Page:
If you work long hours at the computer you may find that your vision becomes increasingly blurry with time, your head may start hurting, eyes may start tearing or other general eye discomfort. Looking at a computer screen creates, what optometrists call, near point stress on the visual system. This stress involves increase near focusing, less blinking and convergence stress as the eyes strain to work together to keep the image you are looking at single and not break apart into two images. Many individuals start looking for computer glasses to help alleviate these uncomfortable symptoms. Computer glasses are a catchall phrase that describe any number of prescription combinations that can be used to help make long term computer use easier on the eyes. In this article we will limit our discussion to eyeglasses that can be used for computer use. If you are a contact lens wearer, different solutions will be necessary.
Myopic or Nearsighted
If you are slightly myopic, or nearsighted, you may have already discovered you don't need glasses for working on the computer. Your vision is clear at the distance you are viewing the screen. This is because myopic patients do not have to focus to see the monitor clearly. Their eyes are naturally at the correct focal length to create clear viewing at the computer screen. This is not the case for people who are emmetropic (don't have any refractive error), astigmatic or hyperopic (farsighted). These individuals will benefit greatly from the following spectacle solutions.
Single Vision Lenses
Single vision lenses are the easiest and least expensive solution for computer glasses. A single distance prescription is placed in an eyeglass frame that focuses the computer screen to the eye of the patient for the distance the screen is from the patient. The advantage of this approach is a large wide field of view that takes in the entire screen. One's head doesn't need to move to follow text as with a smaller viewing area. The disadvantage of this approach is viewing objects far away and near viewing such as papers and the keyboard will be blurry. This will necessitate much putting on and taking off glasses for different distances to make other objects at different distances clear. Patient satisfaction with this approach will depend on age, initial prescription and work requirements.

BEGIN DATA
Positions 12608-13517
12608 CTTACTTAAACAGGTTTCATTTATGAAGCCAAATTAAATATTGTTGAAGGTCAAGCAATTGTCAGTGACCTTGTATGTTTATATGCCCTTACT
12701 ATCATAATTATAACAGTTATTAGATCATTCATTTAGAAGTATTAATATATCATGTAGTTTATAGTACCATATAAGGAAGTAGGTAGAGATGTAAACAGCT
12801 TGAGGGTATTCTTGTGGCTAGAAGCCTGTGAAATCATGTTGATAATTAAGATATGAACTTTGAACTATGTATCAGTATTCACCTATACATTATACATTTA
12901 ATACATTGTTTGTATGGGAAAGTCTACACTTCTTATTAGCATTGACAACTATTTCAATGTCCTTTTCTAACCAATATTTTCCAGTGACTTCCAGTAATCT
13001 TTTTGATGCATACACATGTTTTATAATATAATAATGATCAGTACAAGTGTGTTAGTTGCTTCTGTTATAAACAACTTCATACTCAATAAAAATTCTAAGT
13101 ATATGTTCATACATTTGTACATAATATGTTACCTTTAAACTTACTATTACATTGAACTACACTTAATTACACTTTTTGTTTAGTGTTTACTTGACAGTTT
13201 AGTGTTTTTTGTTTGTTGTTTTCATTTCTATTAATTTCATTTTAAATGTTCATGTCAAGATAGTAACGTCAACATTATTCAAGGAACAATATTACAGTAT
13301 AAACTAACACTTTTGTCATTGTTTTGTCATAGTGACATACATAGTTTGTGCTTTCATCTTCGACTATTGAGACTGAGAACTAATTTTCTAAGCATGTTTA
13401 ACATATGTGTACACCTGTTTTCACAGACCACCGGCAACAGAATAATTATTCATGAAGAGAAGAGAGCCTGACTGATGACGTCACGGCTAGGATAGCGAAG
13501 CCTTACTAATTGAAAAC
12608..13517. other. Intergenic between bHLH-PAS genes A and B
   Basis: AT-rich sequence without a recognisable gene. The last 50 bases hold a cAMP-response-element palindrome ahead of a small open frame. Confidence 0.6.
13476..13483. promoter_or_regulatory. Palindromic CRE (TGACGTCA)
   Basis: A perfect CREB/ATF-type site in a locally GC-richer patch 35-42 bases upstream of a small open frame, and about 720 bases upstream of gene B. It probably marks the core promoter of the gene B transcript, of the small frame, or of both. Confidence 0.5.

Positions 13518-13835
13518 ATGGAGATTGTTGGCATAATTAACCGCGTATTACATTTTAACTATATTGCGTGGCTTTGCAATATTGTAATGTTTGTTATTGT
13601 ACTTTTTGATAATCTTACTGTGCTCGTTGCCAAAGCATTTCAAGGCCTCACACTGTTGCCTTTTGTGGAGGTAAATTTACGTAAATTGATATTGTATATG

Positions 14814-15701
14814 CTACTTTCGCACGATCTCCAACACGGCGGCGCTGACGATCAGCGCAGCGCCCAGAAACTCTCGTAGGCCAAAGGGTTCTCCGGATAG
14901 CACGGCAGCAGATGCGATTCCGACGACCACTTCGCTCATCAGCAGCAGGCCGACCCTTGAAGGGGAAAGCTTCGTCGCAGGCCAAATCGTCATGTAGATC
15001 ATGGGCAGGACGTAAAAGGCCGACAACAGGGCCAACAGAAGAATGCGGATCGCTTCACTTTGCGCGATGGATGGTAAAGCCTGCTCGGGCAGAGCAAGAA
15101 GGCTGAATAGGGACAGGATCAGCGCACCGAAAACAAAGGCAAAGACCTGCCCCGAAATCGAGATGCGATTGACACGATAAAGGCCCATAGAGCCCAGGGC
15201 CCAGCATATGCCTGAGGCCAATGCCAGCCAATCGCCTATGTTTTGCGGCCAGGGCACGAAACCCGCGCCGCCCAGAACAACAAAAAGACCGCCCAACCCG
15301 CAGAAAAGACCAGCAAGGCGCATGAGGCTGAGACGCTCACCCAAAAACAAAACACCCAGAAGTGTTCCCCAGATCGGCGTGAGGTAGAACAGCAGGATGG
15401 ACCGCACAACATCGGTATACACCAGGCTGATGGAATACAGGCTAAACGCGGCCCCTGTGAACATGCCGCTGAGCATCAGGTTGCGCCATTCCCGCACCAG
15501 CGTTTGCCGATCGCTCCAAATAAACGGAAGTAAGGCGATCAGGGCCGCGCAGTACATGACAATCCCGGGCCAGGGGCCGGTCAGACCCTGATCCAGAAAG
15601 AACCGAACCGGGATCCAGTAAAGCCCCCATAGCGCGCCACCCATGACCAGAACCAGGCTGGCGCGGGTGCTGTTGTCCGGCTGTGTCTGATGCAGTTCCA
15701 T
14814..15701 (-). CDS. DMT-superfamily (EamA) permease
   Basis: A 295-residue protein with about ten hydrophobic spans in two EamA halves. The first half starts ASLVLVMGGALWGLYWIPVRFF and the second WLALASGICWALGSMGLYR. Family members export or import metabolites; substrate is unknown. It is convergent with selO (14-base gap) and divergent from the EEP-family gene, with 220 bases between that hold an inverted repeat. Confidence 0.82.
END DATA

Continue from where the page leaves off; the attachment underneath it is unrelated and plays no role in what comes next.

The standard flat top bifocal is the next possibility that can be used for computer glasses. This type of lens has a large top section and a smaller window separated by a line that demarcates the reading area. This lens is typically designed with the top part being for distance and the bottom part for reading. There are two problems with this approach: The distance is unusable for computer use and the bottom portion is too small and too strong for comfortable intermediate use such as a computer screen. An individual with these glasses will need to get very close to the computer and tilt their head up in order to see clearly through the bottom segment. An alternative design which would be more satisfactory would be make to make the top portion for computer distance and the bottom portion for reading books and papers as was the original intent of the flat top bifocal. The advantage of this would be to have a much larger clearer area for the computer and a clearer albeit smaller reading area for reading print. Disadvantages include unable to see distance, a line segment that many find annoying and that may interfere with seeing the screen depending on the viewing angle.